Combined with a smartphone like the Pixel 8 Pro, you can also take full advantage of a transparency mode, as well as Google Assistant. It was easy to bring up things on Google Assistant just by saying “Hey, Google” anytime I needed to use it.

The one downside to the touch controls, though, is that there isn’t much you can do to customize the controls themselves, which seems like a missed opportunity, especially given how customizable Android is as a whole. The main customization options boil down to in-ear detection, choosing a dedicated earbud to use for Google assistant, and the ability to determine what listening modes you want to cycle through from the earbud.

The Pixel Buds app expands on the control you have, allowing you to change to the normal mode as one of the onboard listening modes that is present with the Pixel Buds Pro themselves. The app is also worth downloading because it gives you access to the Find My Device features built into the Pixel Buds Pro, allowing you to easily find each individual earbud if you’ve lost it somewhere in the house. Since its release, Google has also updated the app, adding in a conventional equalizer alongside the volume EQ that it offered at release.

Evolving buds

Photo: Google

Overall, the Google Pixel Buds Pro have evolved into quite the set of earbuds. The audio quality is solid, providing good listening experiences across movies, television, YouTube videos, music, and audiobooks. Podcasts also come across crisp and clear, and I’ve honestly had no complaints about the buds so far, aside from how little they allow extra interaction with the iPhone. Sure, they connect to the iPhone and Apple products with ease, but if you’re want the additional features that come with the Pixel Buds app, you’re out of luck. That isn’t exactly surprising, as Apple has done similar with its own AirPods, but it means that Pixel Buds Pro aren’t going to be a complete replacement for the AirPods Pro if you use an iPhone.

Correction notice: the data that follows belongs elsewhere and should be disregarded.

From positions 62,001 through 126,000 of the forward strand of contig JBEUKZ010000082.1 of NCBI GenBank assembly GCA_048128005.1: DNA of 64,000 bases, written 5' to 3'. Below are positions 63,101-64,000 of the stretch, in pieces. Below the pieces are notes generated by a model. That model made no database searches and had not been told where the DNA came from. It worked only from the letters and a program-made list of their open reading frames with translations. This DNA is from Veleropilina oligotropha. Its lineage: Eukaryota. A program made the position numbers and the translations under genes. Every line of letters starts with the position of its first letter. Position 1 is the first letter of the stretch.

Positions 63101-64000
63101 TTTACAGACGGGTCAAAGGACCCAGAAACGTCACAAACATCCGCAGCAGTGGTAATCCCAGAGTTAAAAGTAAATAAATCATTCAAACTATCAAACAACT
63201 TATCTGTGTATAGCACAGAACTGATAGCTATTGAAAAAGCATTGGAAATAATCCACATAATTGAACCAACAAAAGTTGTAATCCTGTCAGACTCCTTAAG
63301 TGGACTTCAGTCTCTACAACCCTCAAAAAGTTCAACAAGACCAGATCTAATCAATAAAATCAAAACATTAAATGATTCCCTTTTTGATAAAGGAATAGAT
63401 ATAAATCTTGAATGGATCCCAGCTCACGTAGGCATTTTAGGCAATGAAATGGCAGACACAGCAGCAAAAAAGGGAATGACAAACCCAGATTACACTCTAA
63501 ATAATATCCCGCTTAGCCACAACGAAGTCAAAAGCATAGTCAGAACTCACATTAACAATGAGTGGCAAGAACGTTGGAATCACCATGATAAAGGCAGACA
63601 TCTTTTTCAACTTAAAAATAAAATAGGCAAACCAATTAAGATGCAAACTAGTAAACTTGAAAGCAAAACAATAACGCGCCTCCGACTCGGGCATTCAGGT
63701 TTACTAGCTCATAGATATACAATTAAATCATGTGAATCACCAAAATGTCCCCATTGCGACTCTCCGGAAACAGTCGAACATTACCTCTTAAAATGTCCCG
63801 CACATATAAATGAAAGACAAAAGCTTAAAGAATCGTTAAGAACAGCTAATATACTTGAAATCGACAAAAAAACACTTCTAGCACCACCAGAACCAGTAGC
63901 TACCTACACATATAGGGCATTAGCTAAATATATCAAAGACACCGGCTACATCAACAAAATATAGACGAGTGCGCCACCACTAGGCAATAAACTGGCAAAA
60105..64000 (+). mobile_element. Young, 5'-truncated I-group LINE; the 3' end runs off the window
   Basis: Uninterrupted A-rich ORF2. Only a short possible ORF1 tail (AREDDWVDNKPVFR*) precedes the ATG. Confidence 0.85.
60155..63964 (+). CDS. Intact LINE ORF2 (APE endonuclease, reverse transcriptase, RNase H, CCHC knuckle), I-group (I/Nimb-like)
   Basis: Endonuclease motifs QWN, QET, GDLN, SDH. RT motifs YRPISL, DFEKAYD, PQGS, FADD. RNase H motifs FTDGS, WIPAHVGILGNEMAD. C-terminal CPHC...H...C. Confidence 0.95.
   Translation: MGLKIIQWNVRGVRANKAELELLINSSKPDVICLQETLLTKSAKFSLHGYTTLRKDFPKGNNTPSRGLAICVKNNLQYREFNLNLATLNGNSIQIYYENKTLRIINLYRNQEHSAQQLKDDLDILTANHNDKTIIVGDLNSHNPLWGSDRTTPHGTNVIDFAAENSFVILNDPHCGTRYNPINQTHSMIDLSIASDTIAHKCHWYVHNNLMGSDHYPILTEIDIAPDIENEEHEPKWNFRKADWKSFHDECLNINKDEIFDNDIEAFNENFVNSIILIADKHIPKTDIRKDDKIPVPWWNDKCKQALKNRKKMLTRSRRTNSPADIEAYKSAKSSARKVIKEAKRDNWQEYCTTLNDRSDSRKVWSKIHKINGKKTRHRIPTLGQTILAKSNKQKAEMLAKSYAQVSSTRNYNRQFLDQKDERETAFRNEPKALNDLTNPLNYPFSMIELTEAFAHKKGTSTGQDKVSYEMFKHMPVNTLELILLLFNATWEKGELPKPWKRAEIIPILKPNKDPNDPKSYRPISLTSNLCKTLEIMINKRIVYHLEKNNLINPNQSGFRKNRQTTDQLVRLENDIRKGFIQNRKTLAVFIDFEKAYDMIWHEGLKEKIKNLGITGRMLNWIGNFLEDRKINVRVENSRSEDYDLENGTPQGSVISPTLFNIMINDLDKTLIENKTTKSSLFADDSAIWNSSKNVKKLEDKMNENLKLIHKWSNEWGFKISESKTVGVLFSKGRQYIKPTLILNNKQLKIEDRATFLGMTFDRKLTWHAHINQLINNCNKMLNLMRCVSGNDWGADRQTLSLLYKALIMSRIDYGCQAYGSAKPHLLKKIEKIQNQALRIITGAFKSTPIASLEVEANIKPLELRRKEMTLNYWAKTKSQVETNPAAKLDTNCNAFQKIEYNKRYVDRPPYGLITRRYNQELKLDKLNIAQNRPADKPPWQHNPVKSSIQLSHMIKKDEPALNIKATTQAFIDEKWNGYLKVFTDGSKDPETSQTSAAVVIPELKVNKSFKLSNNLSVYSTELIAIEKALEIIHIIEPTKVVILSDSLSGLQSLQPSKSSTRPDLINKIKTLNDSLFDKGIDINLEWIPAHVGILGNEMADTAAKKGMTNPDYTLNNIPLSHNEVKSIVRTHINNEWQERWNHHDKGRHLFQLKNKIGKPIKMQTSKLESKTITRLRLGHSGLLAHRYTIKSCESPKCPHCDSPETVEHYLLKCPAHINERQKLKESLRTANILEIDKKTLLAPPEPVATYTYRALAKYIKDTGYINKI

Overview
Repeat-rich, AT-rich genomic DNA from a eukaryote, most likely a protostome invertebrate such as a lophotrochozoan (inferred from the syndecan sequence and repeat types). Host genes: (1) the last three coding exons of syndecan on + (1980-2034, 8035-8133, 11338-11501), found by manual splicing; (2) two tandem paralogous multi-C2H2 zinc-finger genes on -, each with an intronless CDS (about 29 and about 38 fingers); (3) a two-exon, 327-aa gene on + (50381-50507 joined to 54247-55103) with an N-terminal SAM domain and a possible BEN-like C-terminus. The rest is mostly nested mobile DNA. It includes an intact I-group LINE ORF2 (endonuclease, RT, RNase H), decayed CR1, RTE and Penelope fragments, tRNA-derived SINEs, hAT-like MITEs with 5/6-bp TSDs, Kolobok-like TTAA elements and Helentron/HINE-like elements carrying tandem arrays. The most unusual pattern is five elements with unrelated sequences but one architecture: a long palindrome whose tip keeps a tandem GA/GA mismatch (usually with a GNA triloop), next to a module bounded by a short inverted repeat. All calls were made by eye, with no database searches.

If you want to dig into the technical bits, though, the Pixel Buds Pro don’t support aptx, which is a much better codec on Android devices. Instead, it defaults to AAC or SBS, which is an interesting choice considering they are primarily intended for Android owners. While aptx missing wouldn’t be a huge deal, the chosen codecs can provide some inconsistent latency that ruins videos and audio on certain devices. I didn’t experience this myself, but it’s a problem that others have reported with the Pixel Buds Pro in the past, and something you’ll want to be aware of going into this purchase.

Overall, the Pixel Buds Pro feel like a solid pair of earbuds, and they’re one of the best options if you’re looking for something that is comfortable for hours on end and offers solid audio quality. But, if you’re not using an Android phone, I’d recommend going with something like the AirPods Pro instead, as they provide more functionality for iPhones and non-Android devices.


  • Great audio quality
  • Very comfortable for hours on end
  • Solid design that connects well with most devices


  • Lack of aptx means some latency issues with certain devices
  • Could play nicer with non-Android devices